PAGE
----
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Sunday, June 28, 2020

#438 Lamp cleaning

Earlier blog #428 was concerned with UV (185 nm and 254 nm) cleaning used in semiconductor processing for the purpose of organic contaminants removal from the processed surfaces. As we all know now, UV light (especially far-UVC, 222 nm) is used for disinfection which basically comes down to the annihilation of organic “contaminants” (if the use of the term “contaminants” in reference to viruses and bacteria is appropriate).


The problem with UV is that it needs to be used (wavelengths selection) very carefully because either through ozone generation or direct exposure it can be very harmful to us.  On the other hand, oxygen plasma, which is even more effective than UV in organic contaminants removal, cannot be easily implement not in the reduced pressure environment.


An easy to carry out alternative to UV irradiation is the use of much longer wavelength infrared lamps and use heat generated by such lamps (halogen for instance) to remove organics from the solid surfaces in ambient air. It is well known that heat kills viruses and bacteria. Just like in the case of UV cleaning, such IR lamp cleaning was shown very effective in semiconductor processing (e.g. A. Danel, C. L. Tsai, K. Shanmugasundaram, F. Tardif, E. Kamieniecki, J. Ruzyllo, “Cleaning of Si Surfaces by Lamp Illumination”,  UCPSS 2002, Solid State Phenomena, vol. 92, 196-198 (2002)). When properly implemented (temperature, time of exposure) it is also effective in neutralizing viruses and bacteria.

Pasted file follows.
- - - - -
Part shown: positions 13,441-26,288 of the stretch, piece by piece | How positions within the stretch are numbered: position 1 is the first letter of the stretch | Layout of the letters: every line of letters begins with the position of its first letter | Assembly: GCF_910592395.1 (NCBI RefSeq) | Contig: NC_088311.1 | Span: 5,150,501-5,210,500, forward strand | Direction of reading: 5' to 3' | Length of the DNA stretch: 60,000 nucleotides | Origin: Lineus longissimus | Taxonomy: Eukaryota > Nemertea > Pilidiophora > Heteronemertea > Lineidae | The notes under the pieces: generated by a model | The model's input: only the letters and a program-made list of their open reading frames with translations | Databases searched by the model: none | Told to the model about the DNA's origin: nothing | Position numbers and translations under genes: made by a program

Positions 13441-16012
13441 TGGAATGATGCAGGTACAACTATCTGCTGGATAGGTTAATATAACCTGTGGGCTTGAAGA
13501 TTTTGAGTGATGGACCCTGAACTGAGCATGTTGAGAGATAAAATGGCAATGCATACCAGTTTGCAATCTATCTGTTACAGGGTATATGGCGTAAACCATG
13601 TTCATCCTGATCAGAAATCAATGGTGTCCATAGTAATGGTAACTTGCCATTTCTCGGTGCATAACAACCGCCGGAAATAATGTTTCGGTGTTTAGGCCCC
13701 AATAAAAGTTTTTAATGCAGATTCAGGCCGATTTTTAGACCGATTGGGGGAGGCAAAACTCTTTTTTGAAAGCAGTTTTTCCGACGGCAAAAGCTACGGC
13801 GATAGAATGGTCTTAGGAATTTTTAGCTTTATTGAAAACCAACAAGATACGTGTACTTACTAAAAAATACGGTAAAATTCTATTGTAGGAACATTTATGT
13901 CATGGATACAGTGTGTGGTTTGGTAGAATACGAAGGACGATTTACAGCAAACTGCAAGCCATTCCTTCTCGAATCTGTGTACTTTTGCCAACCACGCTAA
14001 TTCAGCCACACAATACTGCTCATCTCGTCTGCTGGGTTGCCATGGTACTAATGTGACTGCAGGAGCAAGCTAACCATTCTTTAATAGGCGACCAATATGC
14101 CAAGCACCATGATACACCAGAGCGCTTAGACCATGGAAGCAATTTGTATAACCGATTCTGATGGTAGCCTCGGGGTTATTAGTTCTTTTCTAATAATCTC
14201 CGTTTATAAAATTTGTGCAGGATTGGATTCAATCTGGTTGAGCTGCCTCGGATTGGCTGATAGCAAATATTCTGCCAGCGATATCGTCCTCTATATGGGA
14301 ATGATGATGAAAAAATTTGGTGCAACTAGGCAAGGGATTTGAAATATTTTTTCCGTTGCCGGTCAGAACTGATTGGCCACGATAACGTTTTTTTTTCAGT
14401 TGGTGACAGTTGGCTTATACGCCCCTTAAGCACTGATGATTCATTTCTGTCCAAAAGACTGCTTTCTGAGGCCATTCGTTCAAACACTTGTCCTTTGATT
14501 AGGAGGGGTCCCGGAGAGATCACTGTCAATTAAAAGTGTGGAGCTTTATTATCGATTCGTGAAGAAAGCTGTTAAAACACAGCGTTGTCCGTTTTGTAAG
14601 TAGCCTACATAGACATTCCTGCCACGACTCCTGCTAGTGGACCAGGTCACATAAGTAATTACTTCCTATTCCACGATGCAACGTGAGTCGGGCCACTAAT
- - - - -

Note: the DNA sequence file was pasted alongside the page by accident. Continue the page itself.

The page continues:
Yet another example how the high demands and experiences of semiconductor processing can be employed in our daily lives

Posted by Jerzy Ruzyllo at 07:55 PM | Semiconductors | Link is a personal blog of Jerzy Ruzyllo. He is Distinguished Professor Emeritus in the Department of Electrical Engineering at Penn State University. With over forty years' experience in academic research and teaching in semiconductor engineering he has a unique perspective on the developments in this technical domain and enjoys blogging about it.

This book gives a complete account of semiconductor engineering covering semiconductor properties, semiconductor materials, semiconductor devices and their uses, process technology, fabrication processes, and semiconductor materials and process characterization.

With over 2000 terms defined and explained, Semiconductor Glossary is the most complete reference in the field of semiconductors on the market today.


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